Athlete with a scraper (Apoxyomenos)

Roman
Imperial Period
about A.D. 110–135


Catalogue Raisonné

Sculpture in Stone (MFA), no. 155; Sculpture in Stone and Bronze (MFA), p. 111 (additional published references).

Dimensions

Height (with plinth): 71.5 cm (28 1/8 in.)

Accession Number

00.304

Medium or Technique

Marble from Göktepe , Turkey (near Aphrodisias)

On View

Greek & Roman Sculpture Gallery (Gallery 211)

Collections

The Ancient World

Classifications

Sculpture

The figure stands with his left leg bearing the weight of his body as his bent right leg is advanced forward slightly. He looks down towards his outstretched left hand, which grasps a cloth and part of the strigil (scraper) between his thumb and index finger.

Condition: Found in nine pieces, the statue was reassembled without any added restorations. Missing is a junction of the neck and shoulder, the middle portion of the curved blade of the strigil, and the lower right arm. A break runs across the upper right arm at the elbow. A vertical mark, possibly a plough mark, is visible on the back of the head. Light yellow patina.

Scientific Analysis:

University of South Florida Lab No. 8462: Isotope ratios - delta13C +2.8 / delta18O -2.4,

Attribution - Göktepe 3-4, Turkey (near Aphrodisias). Justification - C and O isotopes, fine grain, pure white.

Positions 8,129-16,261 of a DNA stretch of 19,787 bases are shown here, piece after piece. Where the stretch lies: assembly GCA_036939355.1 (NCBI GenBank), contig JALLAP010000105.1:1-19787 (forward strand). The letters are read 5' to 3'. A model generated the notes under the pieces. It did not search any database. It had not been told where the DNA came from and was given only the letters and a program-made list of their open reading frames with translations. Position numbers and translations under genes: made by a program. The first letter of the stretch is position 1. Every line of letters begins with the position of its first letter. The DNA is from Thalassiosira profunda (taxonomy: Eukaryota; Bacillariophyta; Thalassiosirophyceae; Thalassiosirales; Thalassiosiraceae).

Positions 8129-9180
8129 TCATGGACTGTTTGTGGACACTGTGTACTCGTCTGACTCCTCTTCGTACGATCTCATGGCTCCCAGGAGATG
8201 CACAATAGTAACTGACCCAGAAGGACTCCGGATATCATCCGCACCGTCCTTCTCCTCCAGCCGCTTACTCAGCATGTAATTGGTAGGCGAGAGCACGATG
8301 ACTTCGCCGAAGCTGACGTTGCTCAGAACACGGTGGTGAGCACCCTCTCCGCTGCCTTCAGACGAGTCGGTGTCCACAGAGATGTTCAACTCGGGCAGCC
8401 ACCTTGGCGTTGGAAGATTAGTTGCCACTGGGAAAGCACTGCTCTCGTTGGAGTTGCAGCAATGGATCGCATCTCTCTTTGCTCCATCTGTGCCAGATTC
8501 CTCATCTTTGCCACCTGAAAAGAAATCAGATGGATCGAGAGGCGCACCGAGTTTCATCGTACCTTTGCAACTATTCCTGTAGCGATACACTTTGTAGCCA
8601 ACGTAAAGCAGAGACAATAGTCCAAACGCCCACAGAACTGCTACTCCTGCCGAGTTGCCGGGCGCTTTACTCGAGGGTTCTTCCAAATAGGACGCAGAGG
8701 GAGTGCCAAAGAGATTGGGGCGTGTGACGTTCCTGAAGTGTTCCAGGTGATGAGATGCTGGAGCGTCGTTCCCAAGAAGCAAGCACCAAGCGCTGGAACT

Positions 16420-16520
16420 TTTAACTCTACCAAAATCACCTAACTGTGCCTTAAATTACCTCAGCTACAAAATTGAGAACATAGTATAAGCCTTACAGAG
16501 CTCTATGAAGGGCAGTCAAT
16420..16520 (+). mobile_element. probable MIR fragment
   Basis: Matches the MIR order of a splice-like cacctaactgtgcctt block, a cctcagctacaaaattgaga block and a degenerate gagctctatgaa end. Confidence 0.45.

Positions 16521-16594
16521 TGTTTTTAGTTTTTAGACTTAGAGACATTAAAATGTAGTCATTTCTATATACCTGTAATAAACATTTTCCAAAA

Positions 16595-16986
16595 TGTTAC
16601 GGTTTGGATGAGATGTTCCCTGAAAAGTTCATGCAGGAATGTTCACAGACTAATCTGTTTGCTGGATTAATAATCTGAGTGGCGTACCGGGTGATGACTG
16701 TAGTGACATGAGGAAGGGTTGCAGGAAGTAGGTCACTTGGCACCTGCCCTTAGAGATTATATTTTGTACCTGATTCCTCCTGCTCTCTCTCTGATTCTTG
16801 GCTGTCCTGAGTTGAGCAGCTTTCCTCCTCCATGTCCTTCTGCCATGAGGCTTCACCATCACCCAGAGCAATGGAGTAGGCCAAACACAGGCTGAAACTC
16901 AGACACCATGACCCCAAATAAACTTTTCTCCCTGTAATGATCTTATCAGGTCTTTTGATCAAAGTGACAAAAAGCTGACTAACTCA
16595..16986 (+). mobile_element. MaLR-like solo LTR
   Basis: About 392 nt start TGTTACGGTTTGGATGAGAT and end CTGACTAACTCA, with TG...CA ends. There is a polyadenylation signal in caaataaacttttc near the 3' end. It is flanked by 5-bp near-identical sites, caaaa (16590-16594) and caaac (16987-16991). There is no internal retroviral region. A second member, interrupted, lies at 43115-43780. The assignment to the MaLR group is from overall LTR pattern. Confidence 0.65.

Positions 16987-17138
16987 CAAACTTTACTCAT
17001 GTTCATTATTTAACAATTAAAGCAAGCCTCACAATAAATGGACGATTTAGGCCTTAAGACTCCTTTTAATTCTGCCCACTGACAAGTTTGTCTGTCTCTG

This athlete uses a cloth to clean the strigil (scraper) he once held in his missing right hand. A strigil is a curved metal tool that Greek and Roman athletes used to scrape dirt, sweat, and oil from their bodies. In showing the athlete tidying his strigil rather than scraping, this sculpture differs from a more widely known version of the subject. It is unclear which type more faithfully reproduces a celebrated bronze statue by the fourth-century-B.C. Greek sculptor Lysippos.

Provenance

By 1900: with Edward Perry Warren (according to Warren's records: found at Frascati) [according to Caskey, Catalogue, no. 76: found in 1896 below Villa Mondragone, at Frascati]; purchased by MFA from Edward Perry Warren, February 1900

Credit Line

Henry Lillie Pierce Fund